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Pharmacovigilance in public health programmes

Pharmacovigilance in public health programmes

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Pharmacovigilance in public health programmes

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  1. Pharmacovigilance in public health programmes Author: Oscar O Simooya, Copperbelt University, Kitwe, Zambia Presented at the training course for introducing pharmacovigilance in public health programmes 1 –10 September 2004, Pretoria , South Africa 1

  2. Topics • Introduction • Definitions • Challenges of pharmacotherapy • SWOT analysis of PHPs and PV • Update on the malaria PV project • Conclusion • Acknowledgements 2

  3. Introduction • no drug is completely safe • drugs may contribute to 5 –10% of all hospital admissions • 10 –20% of all inpatients may suffer a serious ADR in hospital • ADRs 4th to 6th leading cause of deaths in USA • ADRs may contribute 5 –10% of hopsitalcosts

  4. Therefore ……… the monitoring of the adverse effects of drugs is an important component of good medical practice

  5. Hippocrates (460 –377 B.C.) ‘ Above all, do no harm ’

  6. Definitions ….. Public health The science or art of preventing disease, prolonging life and promoting health and efficiency through organised community effort

  7. Definitions….. Pharmacovigilance The science for the detection,assessment and prevention of adverse reactions to drugs

  8. Components of public health programmes (PHPs) • education • environmental modification • nutrition intervention • lifestyle and behaviour change • pharmacotherapy

  9. Goals and objectives of pharmacovigilance • the rationale and safe use of drugs • the assessment and communication of benefits/risks of drugs • educating and informing patients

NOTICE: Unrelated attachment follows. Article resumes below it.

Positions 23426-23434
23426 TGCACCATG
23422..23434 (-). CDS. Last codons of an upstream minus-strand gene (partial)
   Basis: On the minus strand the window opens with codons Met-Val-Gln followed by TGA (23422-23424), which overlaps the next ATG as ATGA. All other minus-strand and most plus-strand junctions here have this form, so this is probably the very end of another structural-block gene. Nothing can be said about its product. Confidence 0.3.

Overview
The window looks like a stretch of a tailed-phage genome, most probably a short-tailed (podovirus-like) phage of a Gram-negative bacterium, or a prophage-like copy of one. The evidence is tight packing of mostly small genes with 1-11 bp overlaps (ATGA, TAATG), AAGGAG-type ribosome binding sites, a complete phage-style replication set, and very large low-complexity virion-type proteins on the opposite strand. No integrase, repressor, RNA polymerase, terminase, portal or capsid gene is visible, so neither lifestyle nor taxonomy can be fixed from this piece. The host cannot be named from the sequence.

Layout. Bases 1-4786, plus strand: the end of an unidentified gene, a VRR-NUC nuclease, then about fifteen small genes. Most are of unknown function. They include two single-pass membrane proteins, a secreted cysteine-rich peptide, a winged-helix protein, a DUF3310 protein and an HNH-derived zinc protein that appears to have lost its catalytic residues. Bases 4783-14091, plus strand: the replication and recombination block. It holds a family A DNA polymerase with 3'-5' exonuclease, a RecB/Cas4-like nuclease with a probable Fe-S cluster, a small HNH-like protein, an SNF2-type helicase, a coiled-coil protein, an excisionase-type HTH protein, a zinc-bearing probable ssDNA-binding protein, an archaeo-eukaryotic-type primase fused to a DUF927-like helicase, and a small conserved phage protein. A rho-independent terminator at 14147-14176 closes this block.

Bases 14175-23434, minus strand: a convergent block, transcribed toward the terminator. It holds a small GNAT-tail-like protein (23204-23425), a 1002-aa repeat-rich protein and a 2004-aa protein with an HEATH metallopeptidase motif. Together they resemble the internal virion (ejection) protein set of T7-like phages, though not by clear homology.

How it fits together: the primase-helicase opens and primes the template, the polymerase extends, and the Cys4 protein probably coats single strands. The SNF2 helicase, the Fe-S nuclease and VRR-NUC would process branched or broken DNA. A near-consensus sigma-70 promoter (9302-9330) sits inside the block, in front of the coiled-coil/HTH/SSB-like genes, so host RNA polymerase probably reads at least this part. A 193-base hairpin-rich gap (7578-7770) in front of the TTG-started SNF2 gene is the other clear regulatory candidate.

10. Goals and objectives of pharmacovigilance ……. Specific objectives • early detection of hitherto unknown ADRs • detection of increases in frequency of known ADRs • identification of risk factors and possible mechanisms underlying ADRs • estimation of benefit/risk • dissemination of information

  11. Challenges of pharmacotherapy in PHPs …. • may use agencies and staff with a wide variety of skills and patients may not be seen by a physician • insufficient diagnosis and follow up • large numbers exposed, may include special populations i.e. pregnant &breast feeding mothers

  12. Challenges of pharmacotherapy in PHPs …. • use of new drugs with limited experience, i.e. ARVs, ACTs; use of substandard drugs;incorrect use of drugs;counterfeit drugs • weak health care systems, often poor drug control/legislation

  13. SWOT analysis of PHPs and PV Strengths of PHPs • well established roles • usually well funded • technical guidelines • monitoring and evaluation procedures • good databases

  14. SWOT analysis of PHPs and PV …… Strengths of PV • new drugs , high interest in drug safety • exists in a few African countries • expertise in assessment of drug safety • training in benefit/risk assessment • good international support, WHO, UMC

  15. SWOT analysis of PHPs and PV …… Weaknesses of PHPs • lack experience in drug safety monitoring • drugs used in PHPs considered safe • lack of coordination between PHPs, duplication • may cover special populations

  16. SWOT analysis of PHPs and PV …… Weaknesses of PV • relatively new concept • role not well recognised • poorly funded, considered a luxury • not seen as a component of PHPs

  17. SWOT analysis of PHPs and PV …… Opportunities together, PV and PHPs may greatly benefit each other. PV will assist in the early identification and prevention of ADRs and product quality problem ……..

  18. SWOT analysis of PHPs and PV …… Opportunities PHPs may provide resources, reliable databases,M&E tools leading to …….

  19. SWOT analysis of PHPs and PV …… Opportunities • rationale drug use • better patient adherence • improved drug procurement All this will lead to …….